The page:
How to expand this equation considering acceleration due to gravity into 3D vector space?
How can we expand this following equation into 3D vector space? I learned this equation from this answer: Don't heavier objects actually fall faster because they exert their own gravity?
The answer shows how we can find time as function of distance (or single dimension) when there's force due to gravity accelerating both pieces of mass as follows:
Where and are the masses of two bodies, is initial distance from mass to another and is the final distance from mass to another.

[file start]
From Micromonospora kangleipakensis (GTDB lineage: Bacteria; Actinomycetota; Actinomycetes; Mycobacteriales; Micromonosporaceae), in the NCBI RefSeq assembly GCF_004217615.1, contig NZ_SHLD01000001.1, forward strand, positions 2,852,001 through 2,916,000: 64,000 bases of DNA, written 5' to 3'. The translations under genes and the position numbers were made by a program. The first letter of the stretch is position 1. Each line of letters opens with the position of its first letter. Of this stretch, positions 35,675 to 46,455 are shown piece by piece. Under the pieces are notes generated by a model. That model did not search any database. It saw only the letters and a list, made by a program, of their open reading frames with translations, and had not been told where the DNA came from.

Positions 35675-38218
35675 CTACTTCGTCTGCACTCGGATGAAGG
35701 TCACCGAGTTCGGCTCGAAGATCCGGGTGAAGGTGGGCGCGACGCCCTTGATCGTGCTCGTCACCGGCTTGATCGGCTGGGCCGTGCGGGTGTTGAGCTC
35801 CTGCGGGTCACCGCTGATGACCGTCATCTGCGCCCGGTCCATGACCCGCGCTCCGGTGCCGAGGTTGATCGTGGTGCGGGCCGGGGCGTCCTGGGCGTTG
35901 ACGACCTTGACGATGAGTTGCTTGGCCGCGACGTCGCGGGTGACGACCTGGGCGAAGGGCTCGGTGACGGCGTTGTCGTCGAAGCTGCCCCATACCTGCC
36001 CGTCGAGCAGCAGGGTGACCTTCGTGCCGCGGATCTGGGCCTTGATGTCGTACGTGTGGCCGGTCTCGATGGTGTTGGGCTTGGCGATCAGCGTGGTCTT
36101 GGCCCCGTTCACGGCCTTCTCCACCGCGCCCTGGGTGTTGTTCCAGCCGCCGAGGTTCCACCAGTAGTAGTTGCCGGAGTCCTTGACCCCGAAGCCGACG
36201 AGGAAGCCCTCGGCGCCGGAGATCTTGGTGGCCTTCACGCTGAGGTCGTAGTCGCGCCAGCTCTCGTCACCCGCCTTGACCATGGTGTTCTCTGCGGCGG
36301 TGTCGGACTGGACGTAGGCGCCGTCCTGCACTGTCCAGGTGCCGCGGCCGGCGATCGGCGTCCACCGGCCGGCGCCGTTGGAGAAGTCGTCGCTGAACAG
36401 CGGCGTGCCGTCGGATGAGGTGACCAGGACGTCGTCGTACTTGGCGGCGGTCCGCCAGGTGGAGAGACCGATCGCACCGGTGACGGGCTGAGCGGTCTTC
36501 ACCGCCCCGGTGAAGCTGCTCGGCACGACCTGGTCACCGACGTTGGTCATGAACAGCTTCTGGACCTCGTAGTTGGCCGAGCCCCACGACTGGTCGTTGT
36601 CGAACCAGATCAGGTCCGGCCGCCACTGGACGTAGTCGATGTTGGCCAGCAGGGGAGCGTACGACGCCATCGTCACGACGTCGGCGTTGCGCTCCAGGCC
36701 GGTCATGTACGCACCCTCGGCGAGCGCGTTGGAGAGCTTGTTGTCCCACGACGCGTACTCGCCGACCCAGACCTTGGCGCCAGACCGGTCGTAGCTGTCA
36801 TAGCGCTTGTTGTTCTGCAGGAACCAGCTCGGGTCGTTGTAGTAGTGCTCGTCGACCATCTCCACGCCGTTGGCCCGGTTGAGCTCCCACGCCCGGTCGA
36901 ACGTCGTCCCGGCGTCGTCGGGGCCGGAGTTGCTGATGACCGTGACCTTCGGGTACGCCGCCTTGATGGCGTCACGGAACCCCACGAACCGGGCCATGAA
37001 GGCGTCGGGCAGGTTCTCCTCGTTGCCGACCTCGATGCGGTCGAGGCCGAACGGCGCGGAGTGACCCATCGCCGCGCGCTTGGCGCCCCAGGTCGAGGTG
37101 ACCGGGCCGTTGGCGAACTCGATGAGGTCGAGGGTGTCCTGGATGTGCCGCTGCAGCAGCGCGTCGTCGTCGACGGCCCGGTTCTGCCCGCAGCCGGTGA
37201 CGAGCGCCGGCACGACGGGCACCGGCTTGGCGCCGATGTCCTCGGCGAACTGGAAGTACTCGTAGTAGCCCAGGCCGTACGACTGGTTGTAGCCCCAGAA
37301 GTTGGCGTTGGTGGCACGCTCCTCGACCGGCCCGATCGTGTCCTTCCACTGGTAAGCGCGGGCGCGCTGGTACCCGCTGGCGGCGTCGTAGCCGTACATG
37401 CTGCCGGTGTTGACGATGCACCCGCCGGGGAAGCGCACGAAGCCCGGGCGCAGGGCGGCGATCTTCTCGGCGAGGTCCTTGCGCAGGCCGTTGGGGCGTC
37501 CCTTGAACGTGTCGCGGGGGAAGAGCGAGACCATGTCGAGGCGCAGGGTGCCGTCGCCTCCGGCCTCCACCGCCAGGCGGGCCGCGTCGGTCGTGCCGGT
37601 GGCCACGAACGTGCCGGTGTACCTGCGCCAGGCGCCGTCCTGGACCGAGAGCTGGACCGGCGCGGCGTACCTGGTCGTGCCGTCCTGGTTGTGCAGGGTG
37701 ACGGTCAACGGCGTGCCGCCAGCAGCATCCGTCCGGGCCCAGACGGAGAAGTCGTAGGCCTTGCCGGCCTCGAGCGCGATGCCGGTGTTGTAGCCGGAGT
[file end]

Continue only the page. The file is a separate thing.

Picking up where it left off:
If this equation had just the force caused by gravity within it, I could easily divide it into components, and use this equation for each dimension, but as seen, this equation only has masses and distances in it.
How can I apply this kind of equation into 3d vector space, ie. get the position as 3d coordinates as function of time when initial position and velocity are known?
If this equation cannot be applied in to 3d space, then how could we derive another equation, which applies same kind of relations into 3d vector space? (I checked the answer I linked above, but it goes somewhat above my understanding, as differential equations are used.)